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Theor Appl Genet. 1987 Feb;73(4):496-500. doi: 10.1007/BF00289185.

Repressing the expression of self-incompatibility in crucifers by short-term high temperature treatment.

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Faculty of Agriculture, Tohoku University, 980, Sendai, Japan.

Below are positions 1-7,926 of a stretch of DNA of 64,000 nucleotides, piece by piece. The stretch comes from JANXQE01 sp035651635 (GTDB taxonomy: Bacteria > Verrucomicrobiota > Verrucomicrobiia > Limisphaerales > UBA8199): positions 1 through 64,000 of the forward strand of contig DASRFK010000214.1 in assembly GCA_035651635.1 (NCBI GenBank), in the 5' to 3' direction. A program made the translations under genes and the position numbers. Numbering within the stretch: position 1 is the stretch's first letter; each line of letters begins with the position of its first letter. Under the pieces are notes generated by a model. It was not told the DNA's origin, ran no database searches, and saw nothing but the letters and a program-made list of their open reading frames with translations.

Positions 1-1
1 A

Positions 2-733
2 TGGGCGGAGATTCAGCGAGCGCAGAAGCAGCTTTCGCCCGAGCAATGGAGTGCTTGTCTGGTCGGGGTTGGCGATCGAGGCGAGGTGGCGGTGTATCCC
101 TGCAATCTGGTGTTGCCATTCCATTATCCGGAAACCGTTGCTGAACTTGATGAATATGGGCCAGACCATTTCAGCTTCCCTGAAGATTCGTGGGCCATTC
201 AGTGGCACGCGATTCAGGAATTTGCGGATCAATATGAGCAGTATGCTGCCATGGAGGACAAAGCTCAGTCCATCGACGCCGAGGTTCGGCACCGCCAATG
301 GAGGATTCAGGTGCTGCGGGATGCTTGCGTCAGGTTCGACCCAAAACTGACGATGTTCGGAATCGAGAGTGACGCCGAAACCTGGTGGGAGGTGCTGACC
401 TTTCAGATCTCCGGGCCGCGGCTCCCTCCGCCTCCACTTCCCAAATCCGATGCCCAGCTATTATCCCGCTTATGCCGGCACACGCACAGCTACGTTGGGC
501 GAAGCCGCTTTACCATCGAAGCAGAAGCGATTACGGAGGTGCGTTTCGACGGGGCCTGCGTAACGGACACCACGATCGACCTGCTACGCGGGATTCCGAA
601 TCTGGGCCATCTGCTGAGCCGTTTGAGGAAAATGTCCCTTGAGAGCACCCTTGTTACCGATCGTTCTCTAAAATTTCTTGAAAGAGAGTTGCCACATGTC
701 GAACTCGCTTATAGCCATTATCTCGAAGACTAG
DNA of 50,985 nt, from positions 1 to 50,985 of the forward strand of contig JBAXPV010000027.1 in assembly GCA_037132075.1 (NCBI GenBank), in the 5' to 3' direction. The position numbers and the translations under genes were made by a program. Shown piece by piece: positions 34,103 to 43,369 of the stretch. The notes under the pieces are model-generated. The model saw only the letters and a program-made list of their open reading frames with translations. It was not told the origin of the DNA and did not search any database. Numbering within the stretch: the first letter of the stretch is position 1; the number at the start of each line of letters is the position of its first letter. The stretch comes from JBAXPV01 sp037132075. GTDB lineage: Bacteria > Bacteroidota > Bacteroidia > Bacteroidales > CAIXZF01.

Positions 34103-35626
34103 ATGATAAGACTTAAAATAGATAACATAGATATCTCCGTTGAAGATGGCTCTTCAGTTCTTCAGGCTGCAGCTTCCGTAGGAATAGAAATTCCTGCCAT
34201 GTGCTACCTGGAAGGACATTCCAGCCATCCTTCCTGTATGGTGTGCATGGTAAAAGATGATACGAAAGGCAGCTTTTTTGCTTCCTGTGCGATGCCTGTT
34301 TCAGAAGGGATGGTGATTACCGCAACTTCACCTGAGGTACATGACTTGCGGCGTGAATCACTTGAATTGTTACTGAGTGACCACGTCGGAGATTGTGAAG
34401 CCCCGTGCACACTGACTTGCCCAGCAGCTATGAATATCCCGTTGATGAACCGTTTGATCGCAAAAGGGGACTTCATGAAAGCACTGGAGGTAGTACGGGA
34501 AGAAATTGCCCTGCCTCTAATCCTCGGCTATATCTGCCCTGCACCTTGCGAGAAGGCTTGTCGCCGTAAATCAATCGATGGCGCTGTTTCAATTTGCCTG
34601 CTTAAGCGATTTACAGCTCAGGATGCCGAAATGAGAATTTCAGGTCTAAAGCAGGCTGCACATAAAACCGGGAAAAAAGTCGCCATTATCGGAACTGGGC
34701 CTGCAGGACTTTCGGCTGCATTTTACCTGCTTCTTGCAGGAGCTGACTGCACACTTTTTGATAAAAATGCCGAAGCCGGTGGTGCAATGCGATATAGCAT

The effect of short-term high temperature on the expression of self-incompatibility was studied in detached flowers of Brassica oleracea, B. campestris and Raphanus sativus. The expression of self-incompatibility was repressed by treatment of pistils at 40 °C for 15 minutes. Treatment at 50 °C repressed self-incompatibility but it also disturbed pollen tube elongation into stylar tissue. S-glycoproteins did not show any quantitative changes during the intact pistil treatment under 50 °C. Callose was occasionally found in the treated papilla where the self pollen tube penetrated. The repressing effect of the 40 °C treatment was found to be reversible, and this reversibility depended upon the environmental temperature of plant. Plants grown at 15/5 °C (day/night temperature) completely recovered self-incompatibility 2 h after treatment, while those grown at 20/10°, 25/15 °C did not. The reversibility of the expression of self-incompatibility correlated with the distortion of plasma membrane in the papilla. It is considered that high temperature affects the pollen tube penetration system in pistils rather than the recognition system between pistils and pollen. The treatment of dehiscing anthers at 40 °C killed the pollen.


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